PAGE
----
These are important victories. We applaud and thank lawmakers in Annapolis for getting each of these bills over the finish line this year. However, rather than closing the gap, the solar and wind bills this year are helping us to get back to our 51% reduction baseline. The WARMTH Act is an important bill deploying a new technology that will hopefully scale up in time to help meet our 2045 goals but is unlikely to meaningfully move the needle on emissions by 2031. The climate bills this year solved specific speed bumps for clean energy and opened the door for new technologies, but for the most part did not bring us closer to achieving our 60% by 2031 goal.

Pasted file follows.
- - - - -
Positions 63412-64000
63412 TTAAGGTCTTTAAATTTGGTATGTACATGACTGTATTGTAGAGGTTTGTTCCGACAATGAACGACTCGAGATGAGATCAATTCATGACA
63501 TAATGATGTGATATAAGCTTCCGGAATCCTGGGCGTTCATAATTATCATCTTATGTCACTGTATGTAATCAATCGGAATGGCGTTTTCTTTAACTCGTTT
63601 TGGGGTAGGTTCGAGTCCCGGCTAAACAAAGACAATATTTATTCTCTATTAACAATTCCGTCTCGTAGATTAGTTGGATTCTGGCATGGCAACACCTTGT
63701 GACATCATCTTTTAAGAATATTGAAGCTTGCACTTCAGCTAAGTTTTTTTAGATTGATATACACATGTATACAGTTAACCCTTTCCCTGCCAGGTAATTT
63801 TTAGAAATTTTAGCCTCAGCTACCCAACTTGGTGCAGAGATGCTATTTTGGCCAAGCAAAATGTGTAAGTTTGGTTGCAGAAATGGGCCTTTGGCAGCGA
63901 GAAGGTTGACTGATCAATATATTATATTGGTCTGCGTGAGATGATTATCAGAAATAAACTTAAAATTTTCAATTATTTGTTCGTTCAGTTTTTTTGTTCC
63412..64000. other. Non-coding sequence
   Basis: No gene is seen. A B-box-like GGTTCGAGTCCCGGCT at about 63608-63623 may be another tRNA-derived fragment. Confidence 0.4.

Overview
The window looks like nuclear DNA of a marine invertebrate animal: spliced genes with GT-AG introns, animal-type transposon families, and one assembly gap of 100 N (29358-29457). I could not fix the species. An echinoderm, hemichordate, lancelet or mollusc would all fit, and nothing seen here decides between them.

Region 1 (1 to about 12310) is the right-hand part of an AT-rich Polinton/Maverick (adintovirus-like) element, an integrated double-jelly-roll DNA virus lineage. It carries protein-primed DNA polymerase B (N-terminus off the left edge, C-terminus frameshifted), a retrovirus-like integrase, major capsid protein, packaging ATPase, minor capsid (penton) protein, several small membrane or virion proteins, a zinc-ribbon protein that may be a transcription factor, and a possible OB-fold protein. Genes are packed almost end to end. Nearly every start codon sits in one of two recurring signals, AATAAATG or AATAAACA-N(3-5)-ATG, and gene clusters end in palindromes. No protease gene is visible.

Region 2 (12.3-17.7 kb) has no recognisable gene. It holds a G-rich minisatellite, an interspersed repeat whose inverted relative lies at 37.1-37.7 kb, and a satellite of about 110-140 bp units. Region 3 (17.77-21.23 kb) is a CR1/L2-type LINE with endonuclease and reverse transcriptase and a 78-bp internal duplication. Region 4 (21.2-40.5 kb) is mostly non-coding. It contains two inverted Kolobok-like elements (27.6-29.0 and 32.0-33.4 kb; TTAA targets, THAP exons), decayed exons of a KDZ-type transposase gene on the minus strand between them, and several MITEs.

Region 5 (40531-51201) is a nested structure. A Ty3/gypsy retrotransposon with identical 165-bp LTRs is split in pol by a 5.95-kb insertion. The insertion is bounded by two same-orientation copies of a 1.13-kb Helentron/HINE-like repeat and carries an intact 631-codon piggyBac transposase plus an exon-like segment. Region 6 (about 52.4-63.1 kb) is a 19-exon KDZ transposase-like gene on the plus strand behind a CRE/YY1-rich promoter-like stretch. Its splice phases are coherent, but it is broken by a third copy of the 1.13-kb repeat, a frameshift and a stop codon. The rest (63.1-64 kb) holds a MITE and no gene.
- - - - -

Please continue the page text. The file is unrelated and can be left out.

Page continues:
A lot of good legislation died this year, including bills that would have taken trash incineration out of the state’s Renewable Portfolio Standard, increased utility transparency, and increased investments in public transportation. Of the bills that didn’t pass, special attention is due to the Better Buildings Act. Introduced by Delegate Boafo (D-Prince George’s) and Senator Brooks (D-Baltimore), the bill would have required new buildings to meet all their space and water heating needs without the use of fossil fuels. This is the low hanging fruit of climate policy. As amended, the bill would have cost the state nothing. It also would have saved developers money because it is cheaper to build and operate all electric buildings than gas heated buildings. Montgomery County and Howard County have already passed some form of all electric new building policy, and Governor Moore endorsed the bill. Every year we wait to pass this policy, new gas pipelines will be laid in the ground all across Maryland, pipelines we will have to pay to dig up and retire sometime between now and when we are required to eliminate our net emissions in 2045. Any decision maker who was seriously committed to hitting the state’s climate goals would make this the first policy they passed. Unfortunately, the Better Buildings Act was not allowed to come to a vote in either the state House or Senate.